Going to Pieces: The Rise and Fall of the Slasher Film (2006)
At 90-minutes long, like the slasher movies it discusses, this is a breezy watch. It looks at the rapid output of the slasher boom in the 1980s. The many, many films belonging to this decade were creative, made for profit, or sometimes both! Director Amy Holden Jones (Slumber Party Massacre) strolls through a sunny graveyard as she talks about the genre. Actress Betsy Palmer (Friday the 13th) recalls her initial shock at what her little Jason would end up looking like. Director Paul Lynch gives credit to Jamie Lee Curtis for the success of Prom Night. Big franchises boomed; single installments shot out with rapid-fire. Blood and guts got all up in the audiences’ faces.

Soon after a few successful outings, a template was set: A series of killings would begin, committed by a mysterious killer who usually targeted teens. Maybe there’s a mask involved, maybe the killer lets out some quips or is entirely silent. The documentary also looks at the inevitable decline of the slasher, after such a massive surplus. The ‘90s then revitalized horror with The Silence of the Lambs and Scream. Big names got their early acting credits in these pulpy stories: Jason Alexander and Holly Hunter can be seen in The Burning, with Matthew McConaughey and Renee Zellweger in Texas Chainsaw Massacre: The Next Generation.

Room 237 (2012)
Almost as enigmatic as The Shining itself is this attempt at piecing together the 1980 Stanley Kubrick puzzle. Nine segments on different elements and conspiracies are presented, such as The Shining being Kubrick’s confession of having filmed the 1969 moon landing. All of these theories, however well-argued, are still interpretations. Rodney Ascher, who directed the sleep paralysis doc The Nightmare (2015), knows how to make things uneasy. To nail an unsettling atmosphere, he includes clips of Eyes Wide Shut, frequently used to help visualize what is being said. The near-unblinking Tom Cruise is very close to being uncanny.

An early European poster for The Shining had the tagline, “The wave of terror that swept across America.” Sure, it could mean Stephen King’s novel or the movie itself. But what if it went deeper into American history? Journalist Bill Blakemore believes this, eyeing one specific visual that is in a frame. When Scatman Crothers uses the Shining to talk to Danny, Calumet cans are behind him. Blakemore started to realize how widespread the Native American imagery was, from the food pantry to the decoration on the Overlook’s walls: For him, Kubrick wanted to talk about the genocide of the Native Americans.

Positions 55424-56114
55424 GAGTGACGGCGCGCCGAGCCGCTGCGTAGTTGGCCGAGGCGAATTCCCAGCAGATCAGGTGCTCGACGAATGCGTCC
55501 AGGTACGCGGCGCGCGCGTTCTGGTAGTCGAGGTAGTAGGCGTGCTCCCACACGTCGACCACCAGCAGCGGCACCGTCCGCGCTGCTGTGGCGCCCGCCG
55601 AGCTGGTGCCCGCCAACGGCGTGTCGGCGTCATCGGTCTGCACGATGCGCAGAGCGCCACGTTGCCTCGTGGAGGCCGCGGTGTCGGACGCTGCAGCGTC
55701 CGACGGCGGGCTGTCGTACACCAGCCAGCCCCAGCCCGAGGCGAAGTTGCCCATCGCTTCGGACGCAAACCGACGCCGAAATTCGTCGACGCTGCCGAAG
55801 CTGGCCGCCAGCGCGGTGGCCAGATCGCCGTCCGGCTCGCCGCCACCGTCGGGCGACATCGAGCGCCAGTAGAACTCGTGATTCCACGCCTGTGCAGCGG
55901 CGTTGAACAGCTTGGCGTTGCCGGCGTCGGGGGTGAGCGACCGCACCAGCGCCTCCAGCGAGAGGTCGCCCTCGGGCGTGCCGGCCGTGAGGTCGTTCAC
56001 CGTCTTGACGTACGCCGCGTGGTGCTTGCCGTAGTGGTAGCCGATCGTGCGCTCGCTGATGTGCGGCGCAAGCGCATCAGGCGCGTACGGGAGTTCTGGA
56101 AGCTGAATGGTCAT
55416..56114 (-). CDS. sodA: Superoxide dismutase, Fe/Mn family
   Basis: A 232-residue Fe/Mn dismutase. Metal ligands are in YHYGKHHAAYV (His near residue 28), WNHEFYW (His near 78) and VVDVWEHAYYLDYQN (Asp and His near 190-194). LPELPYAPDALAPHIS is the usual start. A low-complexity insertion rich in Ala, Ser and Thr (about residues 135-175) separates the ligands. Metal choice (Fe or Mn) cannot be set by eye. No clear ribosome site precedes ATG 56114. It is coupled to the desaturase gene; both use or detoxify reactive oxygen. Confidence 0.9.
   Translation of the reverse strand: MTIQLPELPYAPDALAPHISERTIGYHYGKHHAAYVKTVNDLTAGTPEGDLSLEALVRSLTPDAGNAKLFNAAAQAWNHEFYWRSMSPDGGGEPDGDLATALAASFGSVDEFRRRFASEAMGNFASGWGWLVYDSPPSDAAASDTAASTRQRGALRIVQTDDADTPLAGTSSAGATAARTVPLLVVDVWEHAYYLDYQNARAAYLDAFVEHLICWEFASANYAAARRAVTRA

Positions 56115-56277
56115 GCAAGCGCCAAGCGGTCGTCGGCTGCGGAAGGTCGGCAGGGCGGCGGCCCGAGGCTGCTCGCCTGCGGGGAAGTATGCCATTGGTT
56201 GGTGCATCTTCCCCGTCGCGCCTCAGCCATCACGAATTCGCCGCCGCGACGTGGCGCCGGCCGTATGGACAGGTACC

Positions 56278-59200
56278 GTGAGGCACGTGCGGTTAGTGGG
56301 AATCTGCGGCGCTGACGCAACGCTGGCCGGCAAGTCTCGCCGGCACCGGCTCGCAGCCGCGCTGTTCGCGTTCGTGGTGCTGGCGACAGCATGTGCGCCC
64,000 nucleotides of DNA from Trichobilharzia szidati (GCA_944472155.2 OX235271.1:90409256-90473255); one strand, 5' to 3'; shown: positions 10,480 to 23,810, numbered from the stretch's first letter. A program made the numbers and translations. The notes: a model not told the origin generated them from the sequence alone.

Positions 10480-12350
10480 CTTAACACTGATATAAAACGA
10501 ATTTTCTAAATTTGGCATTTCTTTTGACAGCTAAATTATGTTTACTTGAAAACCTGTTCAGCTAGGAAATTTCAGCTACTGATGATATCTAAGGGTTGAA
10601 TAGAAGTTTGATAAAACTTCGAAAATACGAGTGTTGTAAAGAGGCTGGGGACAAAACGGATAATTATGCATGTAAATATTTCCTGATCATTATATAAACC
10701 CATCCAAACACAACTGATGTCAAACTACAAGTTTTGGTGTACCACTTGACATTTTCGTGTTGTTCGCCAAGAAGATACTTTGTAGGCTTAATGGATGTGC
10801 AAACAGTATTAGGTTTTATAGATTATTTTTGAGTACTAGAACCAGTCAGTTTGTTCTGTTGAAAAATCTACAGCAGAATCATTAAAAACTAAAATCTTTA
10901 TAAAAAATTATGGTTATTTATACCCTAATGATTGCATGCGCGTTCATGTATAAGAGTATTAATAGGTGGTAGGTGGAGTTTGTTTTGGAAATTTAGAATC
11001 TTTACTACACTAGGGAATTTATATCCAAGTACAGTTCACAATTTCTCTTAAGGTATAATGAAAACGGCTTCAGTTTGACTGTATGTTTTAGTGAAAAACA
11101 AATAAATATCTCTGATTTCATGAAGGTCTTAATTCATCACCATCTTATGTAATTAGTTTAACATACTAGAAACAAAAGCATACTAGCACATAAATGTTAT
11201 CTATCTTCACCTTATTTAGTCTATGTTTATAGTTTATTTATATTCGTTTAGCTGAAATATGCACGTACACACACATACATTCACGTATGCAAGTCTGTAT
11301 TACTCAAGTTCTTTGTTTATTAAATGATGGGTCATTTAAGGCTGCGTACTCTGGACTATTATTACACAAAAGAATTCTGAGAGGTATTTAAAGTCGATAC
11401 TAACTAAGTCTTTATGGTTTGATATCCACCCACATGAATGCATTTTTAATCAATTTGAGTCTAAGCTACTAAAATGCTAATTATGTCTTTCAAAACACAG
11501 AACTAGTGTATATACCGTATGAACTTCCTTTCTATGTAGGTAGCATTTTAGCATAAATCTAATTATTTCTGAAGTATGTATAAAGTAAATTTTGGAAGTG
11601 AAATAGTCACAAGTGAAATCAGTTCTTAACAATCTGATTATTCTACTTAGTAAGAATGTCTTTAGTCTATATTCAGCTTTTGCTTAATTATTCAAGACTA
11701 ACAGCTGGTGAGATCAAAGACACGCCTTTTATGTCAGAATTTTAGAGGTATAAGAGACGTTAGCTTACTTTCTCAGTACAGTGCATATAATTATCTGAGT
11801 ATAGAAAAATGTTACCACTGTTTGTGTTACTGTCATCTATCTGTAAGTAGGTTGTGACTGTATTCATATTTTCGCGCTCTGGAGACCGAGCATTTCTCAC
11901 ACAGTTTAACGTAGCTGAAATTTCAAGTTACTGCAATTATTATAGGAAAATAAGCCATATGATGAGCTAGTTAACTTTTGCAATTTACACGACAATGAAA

Scream Queen! My Nightmare on Elm Street (2019)
Mark Patton’s starring role in Freddy’s Revenge would be a curse and then a blessing. Middle-aged in the present day, he returns to take control over the homophobia and issues of HIV that he’s struggled with since his time with Freddy. The movie is both a celebration of the renewed love queer horror fans have given to Freddy’s Revenge and allows Patton to reclaim the starring status from it that he had long ago rejected. And this is a very queer-laced movie. The leather S&M bar used in the film was in fact a real-life gay bar. Somehow, this was a fact director Jack Sholder didn’t even realize until the reunion in this documentary. Other times, the film even tries to figure out how a Final Boy can be handled, and how it is different from the much more known Final Girl. Directed with pathos by Roman Chimienti and Tyler Jensen, this is for Freddy fans. And yet it’s really all for Mark, offering up a bittersweet portrait of a young actor who had to deal with many real-life boogeymen that could make an encounter with Krueger a piece of cake.

Woodlands Dark and Days Bewitched: A History of Folk Horror (2021)
Before Midsommar, folk horror could be seen in Children of the Corn and Pumpkinhead. Across the pond, The Wicker Man used British history associated with paganism. Directed by Kier-La Janisse, this is over three hours long, so there’s room to go global. British and American folk horror aren’t the only thing brought up. Lake Mungo and Kadaicha of Australia both used the country’s Aboriginal history as sources of horror. Themes on indigenous traditions and colonization extend to South America and elsewhere, with movies from those countries dived into. La Llorona from Guatemala deals with a dictator facing the wrath of his war crimes against the indigenous residents, taking inspiration from the old folklore of a colonizer leading to La Llorona’s demise. In Japan, there’s Noroi: The Curse, and Demon in Poland. But what exactly is defined as being part of the folk horror sub-genre? Scholar Maisha Wester helps simplify the matter, explaining the thought by asking if “the old ways were right.”

In Search of Darkness (2019)
At over four hours long, this is the ’80s horror retrospective that can be watched in increments to fully digest. Or, if one is feeling alert and ready, try to binge the whole thing in one sitting. Icons of the period are brought on as talking heads to discuss the various movies and monsters the decade gave life to. This is truly a love letter for fans, made by fans, directed by David A. Weiner who crowdfunded it on Kickstarter – it met its goal in two days. Never mess with the tenacity of the horror fandom.

Robbi Morgan (Friday the 13th) mentions how Tom Savini worked his magic, creating a fake throat of hers to be sliced. Heather Wixson, managing editor of Daily Dead, and Ryan Turek, VP of Development at Blumhouse Productions, are featured, plus many more in the industry. Of the actors, there’s Alex Winter (The Lost Boys), Doug Bradley (Hellraiser), and Caroline Williams (Texas Chainsaw Massacre: Part 2), to name a few. It takes horror lovers along a ride, year by year, throughout the 1980s. There is so much content, its four-and-a-half runtime isn’t enough to handle it all: There’s a second part, like any good scary movie.